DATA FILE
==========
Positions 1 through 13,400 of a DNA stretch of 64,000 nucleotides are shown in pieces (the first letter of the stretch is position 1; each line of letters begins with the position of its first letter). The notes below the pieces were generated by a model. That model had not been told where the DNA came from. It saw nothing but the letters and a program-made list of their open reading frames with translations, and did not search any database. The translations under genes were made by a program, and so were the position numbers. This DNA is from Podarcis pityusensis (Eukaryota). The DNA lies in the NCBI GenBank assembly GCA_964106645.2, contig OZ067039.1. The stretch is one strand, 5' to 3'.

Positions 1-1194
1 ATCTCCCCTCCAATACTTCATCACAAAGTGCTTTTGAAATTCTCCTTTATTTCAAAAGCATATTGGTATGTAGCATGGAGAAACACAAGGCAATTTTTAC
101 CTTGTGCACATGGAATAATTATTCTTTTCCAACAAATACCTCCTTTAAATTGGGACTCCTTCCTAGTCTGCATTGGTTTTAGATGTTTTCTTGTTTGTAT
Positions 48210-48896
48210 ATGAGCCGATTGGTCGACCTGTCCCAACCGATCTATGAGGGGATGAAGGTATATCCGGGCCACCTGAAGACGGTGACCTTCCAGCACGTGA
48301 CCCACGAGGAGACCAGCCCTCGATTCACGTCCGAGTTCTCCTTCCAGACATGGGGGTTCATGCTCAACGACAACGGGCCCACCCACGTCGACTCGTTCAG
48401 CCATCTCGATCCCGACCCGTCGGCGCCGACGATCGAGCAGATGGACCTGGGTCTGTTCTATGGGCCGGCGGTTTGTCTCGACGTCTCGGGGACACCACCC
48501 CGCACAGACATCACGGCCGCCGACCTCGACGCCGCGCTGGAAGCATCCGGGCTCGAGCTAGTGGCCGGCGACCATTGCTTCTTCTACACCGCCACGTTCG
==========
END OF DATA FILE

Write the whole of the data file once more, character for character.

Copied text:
Positions 1 through 13,400 of a DNA stretch of 64,000 nucleotides are shown in pieces (the first letter of the stretch is position 1; each line of letters begins with the position of its first letter). The notes below the pieces were generated by a model. That model had not been told where the DNA came from. It saw nothing but the letters and a program-made list of their open reading frames with translations, and did not search any database. The translations under genes were made by a program, and so were the position numbers. This DNA is from Podarcis pityusensis (Eukaryota). The DNA lies in the NCBI GenBank assembly GCA_964106645.2, contig OZ067039.1. The stretch is one strand, 5' to 3'.

Positions 1-1194
1 ATCTCCCCTCCAATACTTCATCACAAAGTGCTTTTGAAATTCTCCTTTATTTCAAAAGCATATTGGTATGTAGCATGGAGAAACACAAGGCAATTTTTAC
101 CTTGTGCACATGGAATAATTATTCTTTTCCAACAAATACCTCCTTTAAATTGGGACTCCTTCCTAGTCTGCATTGGTTTTAGATGTTTTCTTGTTTGTAT
Positions 48210-48896
48210 ATGAGCCGATTGGTCGACCTGTCCCAACCGATCTATGAGGGGATGAAGGTATATCCGGGCCACCTGAAGACGGTGACCTTCCAGCACGTGA
48301 CCCACGAGGAGACCAGCCCTCGATTCACGTCCGAGTTCTCCTTCCAGACATGGGGGTTCATGCTCAACGACAACGGGCCCACCCACGTCGACTCGTTCAG
48401 CCATCTCGATCCCGACCCGTCGGCGCCGACGATCGAGCAGATGGACCTGGGTCTGTTCTATGGGCCGGCGGTTTGTCTCGACGTCTCGGGGACACCACCC
48501 CGCACAGACATCACGGCCGCCGACCTCGACGCCGCGCTGGAAGCATCCGGGCTCGAGCTAGTGGCCGGCGACCATTGCTTCTTCTACACCGCCACGTTCG